If I were Prime Minister: I'd create a public holiday for people to appreciate nature

Our series in the run-up to the General Election – 100 days, 100 contributors, but no politicians – continues with the chief executive of the RSPB

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The Independent Online

If I were Prime Minister, my goal would be to save democracy from the tyranny of short-term politics. We need to plan for the long-term public good. If we place nature at the heart of how decisions are made about health, housing and other development, education, economic growth, flood resilience and social cohesion then both people and wildlife will benefit.

Alongside nature, I would want to get back more fun and freedom for children. The time has come for fun - headed up by kids.

If people don’t care, they won’t act, so top of my list will be the announcement of an Annual Nature Day - a public holiday for people to spend enjoying nature. There will be free visits to nature reserves and public transport to parks, advice on how to create a wildlife garden or window box, free materials to build a hedgehog house or bird box, and recipes for suet ball.

Before convening the Cabinet, I’d pop a note around to my neighbour next door; just to let my Chancellor know that the economics of the Treasury are no longer fit for purpose. To reinforce the point, I’ll ask my Chancellor to start accounting in ways that embrace new economic thinking: valuing the true wealth of nations – with a healthy environment and the wellbeing of people sitting alongside a healthy economy.

The agenda for my first Cabinet meeting would start by asking “What are we going to bequeath to our children?”

Leaving our children a burgeoning deficit in natural capital is even less acceptable than passing on financial debts.  So we will adopt a 25 year investment plan to restore nature and improve the future health of the planet. This will reverse the decline in our green infrastructure at every level, creating more space for nature - bigger, better and joined-up.

My Government would lend its support to a growing movement to reclaim nature for childhood - re-connecting children with the natural world and thereby improving their mental wellbeing, long-term health and life chances. Most people connect with the environment through what they eat so I will ensure all children understand where their food comes from.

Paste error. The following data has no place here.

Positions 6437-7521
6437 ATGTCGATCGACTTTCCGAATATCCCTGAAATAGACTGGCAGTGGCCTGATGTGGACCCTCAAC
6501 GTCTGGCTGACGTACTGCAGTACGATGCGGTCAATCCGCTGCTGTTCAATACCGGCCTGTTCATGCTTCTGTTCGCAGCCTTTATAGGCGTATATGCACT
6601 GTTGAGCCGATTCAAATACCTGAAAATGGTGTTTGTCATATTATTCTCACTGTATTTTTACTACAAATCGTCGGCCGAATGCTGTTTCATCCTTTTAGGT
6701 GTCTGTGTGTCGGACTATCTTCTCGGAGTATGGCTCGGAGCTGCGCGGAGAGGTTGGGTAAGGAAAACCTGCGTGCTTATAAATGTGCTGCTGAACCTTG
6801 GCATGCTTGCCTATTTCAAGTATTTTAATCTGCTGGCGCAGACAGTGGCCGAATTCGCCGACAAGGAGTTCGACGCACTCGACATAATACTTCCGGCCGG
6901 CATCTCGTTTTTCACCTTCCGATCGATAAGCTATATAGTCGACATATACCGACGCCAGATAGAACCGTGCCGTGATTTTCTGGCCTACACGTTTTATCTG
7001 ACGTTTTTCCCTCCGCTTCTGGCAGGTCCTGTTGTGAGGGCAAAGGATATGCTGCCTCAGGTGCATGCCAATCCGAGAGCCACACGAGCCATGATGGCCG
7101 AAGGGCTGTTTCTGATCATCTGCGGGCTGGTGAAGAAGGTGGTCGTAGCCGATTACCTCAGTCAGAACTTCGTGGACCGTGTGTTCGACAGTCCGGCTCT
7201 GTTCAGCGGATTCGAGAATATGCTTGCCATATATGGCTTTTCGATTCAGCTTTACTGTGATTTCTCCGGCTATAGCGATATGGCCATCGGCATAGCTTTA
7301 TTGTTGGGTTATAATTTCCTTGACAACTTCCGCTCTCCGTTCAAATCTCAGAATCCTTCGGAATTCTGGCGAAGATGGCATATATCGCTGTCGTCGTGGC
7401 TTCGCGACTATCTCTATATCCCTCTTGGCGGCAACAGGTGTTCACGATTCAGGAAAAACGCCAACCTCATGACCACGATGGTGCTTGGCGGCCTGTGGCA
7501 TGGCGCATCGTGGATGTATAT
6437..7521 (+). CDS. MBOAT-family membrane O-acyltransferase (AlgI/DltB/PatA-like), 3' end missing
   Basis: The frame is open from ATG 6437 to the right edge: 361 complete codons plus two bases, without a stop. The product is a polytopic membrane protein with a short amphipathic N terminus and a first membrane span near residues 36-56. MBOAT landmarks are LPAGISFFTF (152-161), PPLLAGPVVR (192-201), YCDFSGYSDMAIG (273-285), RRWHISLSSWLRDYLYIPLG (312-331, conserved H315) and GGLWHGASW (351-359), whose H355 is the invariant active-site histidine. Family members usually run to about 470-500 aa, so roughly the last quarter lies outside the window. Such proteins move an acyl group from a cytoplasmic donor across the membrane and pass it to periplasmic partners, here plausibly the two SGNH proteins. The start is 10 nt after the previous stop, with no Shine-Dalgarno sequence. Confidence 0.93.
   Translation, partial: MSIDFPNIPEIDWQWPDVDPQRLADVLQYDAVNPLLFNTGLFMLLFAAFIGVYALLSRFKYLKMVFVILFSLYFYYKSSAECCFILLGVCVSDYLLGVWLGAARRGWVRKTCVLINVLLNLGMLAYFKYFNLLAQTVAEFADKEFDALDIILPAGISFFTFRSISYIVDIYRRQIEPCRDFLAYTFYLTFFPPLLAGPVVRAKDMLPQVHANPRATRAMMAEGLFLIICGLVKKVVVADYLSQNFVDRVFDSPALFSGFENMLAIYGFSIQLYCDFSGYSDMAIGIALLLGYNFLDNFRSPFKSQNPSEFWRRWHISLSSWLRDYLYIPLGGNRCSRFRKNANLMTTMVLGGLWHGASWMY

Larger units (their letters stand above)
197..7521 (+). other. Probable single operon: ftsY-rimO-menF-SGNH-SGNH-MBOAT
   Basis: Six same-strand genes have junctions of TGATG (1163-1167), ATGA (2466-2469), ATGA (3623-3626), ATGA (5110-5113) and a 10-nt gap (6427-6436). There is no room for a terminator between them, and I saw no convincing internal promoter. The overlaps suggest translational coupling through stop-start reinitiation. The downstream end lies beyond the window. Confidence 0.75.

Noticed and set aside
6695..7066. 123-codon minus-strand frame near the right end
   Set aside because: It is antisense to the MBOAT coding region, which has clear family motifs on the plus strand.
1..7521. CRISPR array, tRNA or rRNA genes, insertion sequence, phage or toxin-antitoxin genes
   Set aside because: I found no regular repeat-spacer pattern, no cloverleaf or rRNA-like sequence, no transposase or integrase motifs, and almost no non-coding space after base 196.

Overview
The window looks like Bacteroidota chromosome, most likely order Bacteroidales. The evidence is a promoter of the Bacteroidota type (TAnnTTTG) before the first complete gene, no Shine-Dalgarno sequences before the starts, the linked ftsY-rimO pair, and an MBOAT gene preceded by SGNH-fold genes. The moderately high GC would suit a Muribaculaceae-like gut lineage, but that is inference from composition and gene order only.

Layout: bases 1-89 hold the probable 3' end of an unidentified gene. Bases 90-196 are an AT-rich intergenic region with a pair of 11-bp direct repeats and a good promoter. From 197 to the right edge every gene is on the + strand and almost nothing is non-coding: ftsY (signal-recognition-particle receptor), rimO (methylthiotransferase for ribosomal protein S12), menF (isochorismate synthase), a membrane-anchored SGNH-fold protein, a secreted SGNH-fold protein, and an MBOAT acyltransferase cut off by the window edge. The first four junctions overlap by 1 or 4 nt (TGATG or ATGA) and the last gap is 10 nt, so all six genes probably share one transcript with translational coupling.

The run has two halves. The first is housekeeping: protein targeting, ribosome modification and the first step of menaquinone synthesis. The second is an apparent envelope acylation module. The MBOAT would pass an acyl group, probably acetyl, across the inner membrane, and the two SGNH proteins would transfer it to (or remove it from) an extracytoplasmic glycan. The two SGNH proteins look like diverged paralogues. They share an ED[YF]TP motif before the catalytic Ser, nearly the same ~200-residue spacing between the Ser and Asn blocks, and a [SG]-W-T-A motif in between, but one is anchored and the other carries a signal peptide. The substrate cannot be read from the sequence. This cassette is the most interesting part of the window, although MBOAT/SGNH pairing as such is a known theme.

On health, I would establish a cross-cutting Cabinet Committee to fundamentally review the relationship between health, food, the environment and agricultural budgets. Diet-related ill health accounts for 40 per cent of the growing NHS budget, and yet the vast majority of the £4bn UK taxpayers give to Common Agricultural Policy each year is still directed at supporting largely unsustainable food production systems while doing very little for the most environmentally-friendly farmers out there.

I would ask how land is best used for long-term public benefit, in the face of climate change. The meeting would initiate a National Land-use Strategy, recognising the wider geographic reality of environmental issues, which transcend political boundaries. My European policy would seek to ensure that existing common environmental standards are maintained across the continent, from migratory wildlife and special habitats, to safe water we can drink and clean air we can breathe.

I would introduce policies that help harness the ideas and energy of civil society, and measures to encourage volunteering. The Government would recognise the important role that civil society organisations - charities and academia - play in maintaining the evidence base that informs our policies for the long-term public good, and in speaking truth unto power.

Finally, I would ban the ministerial ‘too difficult’ box. We don’t have time to put things off. We are the last generation that has a choice in stopping a catastrophic break-down in our natural life support systems and the mass extinction of nature.

Today’s "long term" is our children’s and grand-children’s "too late".